Jamie Rylance, Chikondi Chimpini, Sean Semple, David G. Russell, Malcolm J. Jackson, Robert S. Heyderman & Stephen B. Gordon
Background: Household air pollution in low income countries is an important cause of mortality from respiratory infection. We hypothesised that chronic smoke exposure is detrimental to alveolar macrophage function, causing failure of innate immunity. We report the relationship between macrophage function and prior smoke exposure in healthy Malawians. Methods: Healthy subjects exposed daily to cooking smoke at home volunteered for bronchoalveolar lavage. Alveolar macrophage particulate content was measured as a known correlate of smoke exposure....

Data from: The role of geography and ecology in shaping repeated patterns of morphological and genetic differentiation between European minnows (Phoxinus phoxinus) from the Pyrenees and the Alps

Hélène Collin & Luca Fumagalli
Neutral and selective processes can drive repeated patterns of evolution in different groups of populations experiencing similar ecological gradients. In this paper, we used a combination of nuclear and mitochondrial DNA markers, as well as geometric morphometrics, to investigate repeated patterns of morphological and genetic divergence of European minnows in two mountain ranges: the Pyrenees and the Alps. European minnows (Phoxinus phoxinus) are cyprinid fish inhabiting most freshwater bodies in Europe, including those in different...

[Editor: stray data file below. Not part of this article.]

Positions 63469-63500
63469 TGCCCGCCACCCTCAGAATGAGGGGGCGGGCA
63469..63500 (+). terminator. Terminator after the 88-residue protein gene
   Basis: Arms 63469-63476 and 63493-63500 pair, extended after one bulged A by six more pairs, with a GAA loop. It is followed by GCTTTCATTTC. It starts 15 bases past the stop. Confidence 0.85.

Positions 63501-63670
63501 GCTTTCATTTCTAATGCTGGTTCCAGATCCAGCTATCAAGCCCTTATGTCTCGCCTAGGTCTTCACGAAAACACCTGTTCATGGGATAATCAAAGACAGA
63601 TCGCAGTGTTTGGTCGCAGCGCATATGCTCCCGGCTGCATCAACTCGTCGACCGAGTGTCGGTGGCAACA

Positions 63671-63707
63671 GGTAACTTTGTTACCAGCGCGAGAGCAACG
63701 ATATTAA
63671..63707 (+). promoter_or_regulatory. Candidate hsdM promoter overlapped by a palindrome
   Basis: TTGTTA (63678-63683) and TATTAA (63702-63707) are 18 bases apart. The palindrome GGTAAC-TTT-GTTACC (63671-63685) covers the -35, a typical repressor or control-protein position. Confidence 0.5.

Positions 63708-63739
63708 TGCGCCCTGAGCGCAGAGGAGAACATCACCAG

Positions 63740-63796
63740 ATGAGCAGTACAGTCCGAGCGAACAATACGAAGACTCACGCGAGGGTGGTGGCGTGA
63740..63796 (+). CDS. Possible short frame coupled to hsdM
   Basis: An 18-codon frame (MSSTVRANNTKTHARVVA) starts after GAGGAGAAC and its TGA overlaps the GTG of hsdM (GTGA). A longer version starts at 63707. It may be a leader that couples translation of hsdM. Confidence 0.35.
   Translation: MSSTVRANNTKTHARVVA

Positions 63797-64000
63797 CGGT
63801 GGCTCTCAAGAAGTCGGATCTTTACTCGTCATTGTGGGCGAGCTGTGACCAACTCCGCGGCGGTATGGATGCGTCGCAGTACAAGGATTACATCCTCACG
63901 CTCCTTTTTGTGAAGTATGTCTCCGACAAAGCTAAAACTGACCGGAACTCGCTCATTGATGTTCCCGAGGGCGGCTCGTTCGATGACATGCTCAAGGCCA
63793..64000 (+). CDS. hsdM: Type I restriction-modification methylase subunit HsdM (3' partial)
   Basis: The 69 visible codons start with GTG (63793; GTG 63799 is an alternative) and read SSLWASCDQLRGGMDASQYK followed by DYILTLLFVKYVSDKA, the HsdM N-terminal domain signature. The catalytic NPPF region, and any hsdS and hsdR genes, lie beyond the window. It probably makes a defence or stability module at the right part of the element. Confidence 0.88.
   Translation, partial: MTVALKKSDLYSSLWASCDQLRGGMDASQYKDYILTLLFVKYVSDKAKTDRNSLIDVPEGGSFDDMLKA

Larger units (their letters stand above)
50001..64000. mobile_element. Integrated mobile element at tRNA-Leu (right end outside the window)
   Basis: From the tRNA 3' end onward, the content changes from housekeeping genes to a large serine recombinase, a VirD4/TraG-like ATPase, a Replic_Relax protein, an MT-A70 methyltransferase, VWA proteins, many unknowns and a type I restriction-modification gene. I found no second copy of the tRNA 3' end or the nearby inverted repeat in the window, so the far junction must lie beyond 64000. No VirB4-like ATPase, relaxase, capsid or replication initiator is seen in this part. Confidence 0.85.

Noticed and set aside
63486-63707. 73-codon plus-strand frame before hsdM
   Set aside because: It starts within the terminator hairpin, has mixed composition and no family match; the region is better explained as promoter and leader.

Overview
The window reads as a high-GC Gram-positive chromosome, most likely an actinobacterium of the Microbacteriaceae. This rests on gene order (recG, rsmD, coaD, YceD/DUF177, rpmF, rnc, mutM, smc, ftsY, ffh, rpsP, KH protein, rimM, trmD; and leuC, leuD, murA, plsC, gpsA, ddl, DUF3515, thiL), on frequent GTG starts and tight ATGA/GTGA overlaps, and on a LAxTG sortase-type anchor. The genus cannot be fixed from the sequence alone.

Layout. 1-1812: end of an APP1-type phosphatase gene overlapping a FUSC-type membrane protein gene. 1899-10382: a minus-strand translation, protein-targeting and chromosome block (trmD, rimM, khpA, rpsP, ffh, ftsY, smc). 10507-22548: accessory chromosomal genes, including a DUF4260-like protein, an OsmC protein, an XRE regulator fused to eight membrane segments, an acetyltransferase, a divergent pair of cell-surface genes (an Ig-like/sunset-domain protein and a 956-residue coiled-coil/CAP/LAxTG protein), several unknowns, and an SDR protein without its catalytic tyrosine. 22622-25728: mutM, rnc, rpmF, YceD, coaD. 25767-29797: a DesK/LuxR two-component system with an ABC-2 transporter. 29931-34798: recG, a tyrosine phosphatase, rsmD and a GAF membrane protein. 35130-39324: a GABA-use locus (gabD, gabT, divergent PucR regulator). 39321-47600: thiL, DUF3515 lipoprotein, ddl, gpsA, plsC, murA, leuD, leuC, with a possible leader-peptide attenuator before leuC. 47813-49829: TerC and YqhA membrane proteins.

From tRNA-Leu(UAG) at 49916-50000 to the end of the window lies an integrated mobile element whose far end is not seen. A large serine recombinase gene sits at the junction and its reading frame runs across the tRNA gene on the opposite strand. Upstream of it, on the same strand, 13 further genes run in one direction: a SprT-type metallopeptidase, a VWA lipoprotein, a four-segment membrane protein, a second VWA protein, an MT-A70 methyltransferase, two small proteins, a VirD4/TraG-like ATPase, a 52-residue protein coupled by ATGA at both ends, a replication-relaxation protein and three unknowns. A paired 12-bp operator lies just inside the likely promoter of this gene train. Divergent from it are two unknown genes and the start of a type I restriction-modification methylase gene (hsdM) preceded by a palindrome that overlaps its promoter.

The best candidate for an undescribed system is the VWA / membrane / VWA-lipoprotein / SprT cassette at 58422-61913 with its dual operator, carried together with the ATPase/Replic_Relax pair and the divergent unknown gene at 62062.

Data from: Remarkably divergent regions punctuate the genome assembly of the Caenorhabditis elegans Hawaiian strain CB4856

Owen A. Thompson, L. Basten Snoek, Harm Nijveen, Mark G. Sterken, Rita J. M. Volkers, Rachel Brenchley, Arjen Van't Hof, Roel P. J. Bevers, Andrew R. Cossins, Itai Yanai, Alex Hajnal, Tobias Schmid, Jaryn D. Perkins, David Spencer, Leonid Kruglyak, Erik C. Andersen, Donald G. Moerman, LaDeana W. Hillier, Jan E. Kammenga & Robert H. Waterston
The Hawaiian strain (CB4856) of Caenorhabditis elegans is one of the most divergent from the canonical laboratory strain N2 and has been widely used in developmental, population and evolutionary studies. To enhance the utility of the strain, we have generated a draft sequence of the CB4856 genome, exploiting a variety of resources and strategies. The CB4856 genome when compared against the N2 reference has 327,050 single nucleotide variants (SNVs) and 79,529 insertion-deletion events (indels) that...

Data from: Transcriptional changes during Daphnia pulex development indicate that the maturation decision resembles a rate more than a threshold

Ewan Harney, Stewart J. Plaistow & Steve Paterson
Maturation is a critical developmental process, and the age and size at which it occurs have important fitness consequences. Although maturation is remarkably variable, certain mechanisms, including a minimum size or state threshold, are proposed to underlie the process across a broad diversity of taxa. Recent evidence suggests that thresholds may themselves be developmentally plastic, and in the crustacean Daphnia pulex it is unclear whether maturation follows a threshold or is a gradual process more...